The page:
The 1.5℃ global warming limit is not impossible – but without political action it soon will be


Shutterstock

Bill Hare, Potsdam Institute for Climate Impact Research; Carl-Friedrich Schleussner, Humboldt University of Berlin; Joeri Rogelj, Imperial College London, and Piers Forster, University of LeedsLimiting global warming to 1.5℃ this century is a central goal of the Paris Agreement. In recent months, climate experts and others, including in Australia, have suggested the target is now impossible.

Whether Earth can stay within 1.5℃ warming involves two distinct questions. First, is it physically, technically and economically feasible, considering the physics of the Earth system and possible rates of societal change? Science indicates the answer is “yes” – although it will be very difficult and the best opportunities for success lie in the past.

The second question is whether governments will take sufficient action to reduce greenhouse gas emissions. This answer depends on the ambition of governments, and the effectiveness of campaigning by non-government organisations and others.

So scientifically speaking, humanity can still limit global warming to 1.5°C this century. But political action will determine whether it actually does. Conflating the two questions amounts to misplaced punditry, and is dangerous.

Women holds sign at climate march
Staying within 1.5℃ is scientifically possible, but requires government ambition.
Erik Anderson/AAP

1.5℃ wasn’t plucked from thin air

The Paris Agreement was adopted by 195 countries in 2015. The inclusion of the 1.5℃ warming limit came after a long push by vulnerable, small-island and least developed countries for whom reaching that goal is their best chance for survival. The were backed by other climate-vulnerable nations and a coalition of high-ambition countries.

The 1.5℃ limit wasn’t plucked from thin air – it was informed by the best available science. Between 2013 and 2015, an extensive United Nations review process determined that limiting warming to 2℃ this century cannot avoid dangerous climate change.

Since Paris, the science on 1.5℃ has expanded rapidly. An Intergovernmental Panel on Climate Change (IPCC) report in 2018 synthesised hundreds of studies and found rapidly escalating risks in global warming between 1.5℃ and 2℃.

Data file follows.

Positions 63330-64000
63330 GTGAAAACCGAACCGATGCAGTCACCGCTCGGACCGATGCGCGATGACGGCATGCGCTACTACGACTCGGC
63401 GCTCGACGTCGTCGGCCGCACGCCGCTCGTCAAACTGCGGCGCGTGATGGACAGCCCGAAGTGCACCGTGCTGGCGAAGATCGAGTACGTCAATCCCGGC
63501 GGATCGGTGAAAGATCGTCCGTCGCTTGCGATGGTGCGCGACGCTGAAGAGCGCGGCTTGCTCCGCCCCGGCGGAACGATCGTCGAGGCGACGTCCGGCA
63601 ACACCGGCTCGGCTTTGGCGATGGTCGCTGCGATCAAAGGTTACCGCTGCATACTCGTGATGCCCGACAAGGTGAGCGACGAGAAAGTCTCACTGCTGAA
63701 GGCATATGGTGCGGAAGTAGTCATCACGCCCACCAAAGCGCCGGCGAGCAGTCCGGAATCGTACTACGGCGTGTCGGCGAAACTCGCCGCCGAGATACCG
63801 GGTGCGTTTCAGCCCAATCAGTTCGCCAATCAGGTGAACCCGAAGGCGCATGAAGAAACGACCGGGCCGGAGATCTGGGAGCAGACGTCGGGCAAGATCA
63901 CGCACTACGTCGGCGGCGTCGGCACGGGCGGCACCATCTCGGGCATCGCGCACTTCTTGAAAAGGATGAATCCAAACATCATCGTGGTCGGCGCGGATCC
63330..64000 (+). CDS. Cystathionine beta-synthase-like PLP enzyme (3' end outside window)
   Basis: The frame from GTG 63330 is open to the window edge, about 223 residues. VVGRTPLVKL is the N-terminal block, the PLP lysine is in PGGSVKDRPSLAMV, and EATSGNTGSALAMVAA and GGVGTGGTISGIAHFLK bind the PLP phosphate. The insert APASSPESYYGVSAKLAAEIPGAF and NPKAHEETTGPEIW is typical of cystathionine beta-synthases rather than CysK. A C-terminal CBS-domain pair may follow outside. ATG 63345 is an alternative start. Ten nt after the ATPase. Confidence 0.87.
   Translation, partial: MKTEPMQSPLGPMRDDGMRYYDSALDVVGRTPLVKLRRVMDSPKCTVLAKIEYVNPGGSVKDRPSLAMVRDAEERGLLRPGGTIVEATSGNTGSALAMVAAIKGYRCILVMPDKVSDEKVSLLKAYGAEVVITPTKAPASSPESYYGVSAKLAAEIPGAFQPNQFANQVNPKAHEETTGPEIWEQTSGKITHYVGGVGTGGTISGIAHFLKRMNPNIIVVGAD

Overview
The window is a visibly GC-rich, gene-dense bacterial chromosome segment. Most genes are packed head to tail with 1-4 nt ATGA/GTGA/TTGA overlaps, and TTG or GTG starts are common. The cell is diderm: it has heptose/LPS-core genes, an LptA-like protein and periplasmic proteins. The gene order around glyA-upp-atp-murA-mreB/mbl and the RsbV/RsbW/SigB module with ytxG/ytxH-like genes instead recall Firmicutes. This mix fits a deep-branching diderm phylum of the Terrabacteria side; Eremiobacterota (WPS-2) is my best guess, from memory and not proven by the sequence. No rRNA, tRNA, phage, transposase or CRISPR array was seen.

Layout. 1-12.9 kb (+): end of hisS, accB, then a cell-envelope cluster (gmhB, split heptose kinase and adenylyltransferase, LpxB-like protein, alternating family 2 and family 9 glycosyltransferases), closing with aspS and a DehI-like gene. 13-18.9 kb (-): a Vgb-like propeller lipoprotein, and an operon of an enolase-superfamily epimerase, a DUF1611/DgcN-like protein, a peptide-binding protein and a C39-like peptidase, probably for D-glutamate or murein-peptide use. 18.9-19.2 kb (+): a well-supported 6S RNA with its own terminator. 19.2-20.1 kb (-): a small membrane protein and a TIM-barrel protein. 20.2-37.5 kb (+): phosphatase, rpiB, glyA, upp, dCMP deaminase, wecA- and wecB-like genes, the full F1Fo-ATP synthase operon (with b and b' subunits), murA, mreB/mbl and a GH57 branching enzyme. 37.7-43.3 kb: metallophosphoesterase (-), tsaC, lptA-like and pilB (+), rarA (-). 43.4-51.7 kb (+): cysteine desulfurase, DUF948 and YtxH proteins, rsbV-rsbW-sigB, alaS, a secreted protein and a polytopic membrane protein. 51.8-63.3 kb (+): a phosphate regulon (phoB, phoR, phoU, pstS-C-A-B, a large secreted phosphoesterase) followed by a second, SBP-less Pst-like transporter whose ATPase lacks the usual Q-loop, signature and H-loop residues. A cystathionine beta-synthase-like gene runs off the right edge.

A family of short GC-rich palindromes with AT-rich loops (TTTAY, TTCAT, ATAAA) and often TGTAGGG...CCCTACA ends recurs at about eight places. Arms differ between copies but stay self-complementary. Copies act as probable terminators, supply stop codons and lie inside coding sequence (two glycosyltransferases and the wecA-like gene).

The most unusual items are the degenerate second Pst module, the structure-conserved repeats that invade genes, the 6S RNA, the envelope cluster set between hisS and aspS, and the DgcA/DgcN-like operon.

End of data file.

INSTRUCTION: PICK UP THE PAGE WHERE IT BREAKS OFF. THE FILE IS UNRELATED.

The landmark report also changed the climate risk narrative away from a somewhat unimaginable hothouse world in 2100, to a very real threat within most of our lifetimes – one which climate action now could help avoid.

The message was not lost on a world experiencing ever more climate impacts firsthand. It galvanised an unprecedented global youth and activist movement demanding action compatible with the 1.5℃ limit.

The near-term benefits of stringent emissions reduction are becoming ever clearer. It can significantly reduce near-term warming rates and increase the prospects for climate resilient development.

Firefighter battles blaze
The urgency of climate action is not lost on those who’ve experienced its effects firsthand.
Evan Collins/AAP

A matter of probabilities

The IPCC looked extensively at emission reductions required to pursue the 1.5℃ limit. It found getting on a 1.5℃ track is feasible but would require halving global emissions by 2030 compared to 2010 and reaching net-zero emissions by mid-century.

It found no published emission reduction pathways giving the world a likely (more than 66%) chance of limiting peak warming this century to 1.5℃. But it identified a range of pathways with about a one-in-two chance of achieving this, with no or limited overshoot.

Having about a one-in-two chance of limiting warming to 1.5℃ is not ideal. But these pathways typically have a greater than 90% chance of limiting warming to well below 2℃, and so are fully compatible with the overall Paris goal.




Read more:
Spot the difference: as world leaders rose to the occasion at the Biden climate summit, Morrison faltered


Scott Morrison holding a lump of coal in Parliament
Staying under 1.5℃ warming requires political will.
Lukas Coch/AAP

Don’t rely on carbon budgets

Carbon budgets show the amount of carbon dioxide that can be emitted for a given level of global warming. Some point to carbon budgets to argue the 1.5℃ goal is now impossible.

But carbon budget estimates are nuanced, and not a suitable way to conclude a temperature level is no longer possible.

The carbon budget for 1.5℃ depends on several factors, including:

  • the likelihood with which warming will be be halted at 1.5℃
  • the extent to which non-CO₂ greenhouse emissions such as methane are reduced
  • uncertainties in how the climate responds these emissions.

These uncertainties mean strong conclusions cannot be drawn based on single carbon budget estimate. And, at present, carbon budgets and other estimates do not support any argument that limiting warming to 1.5℃ is impossible.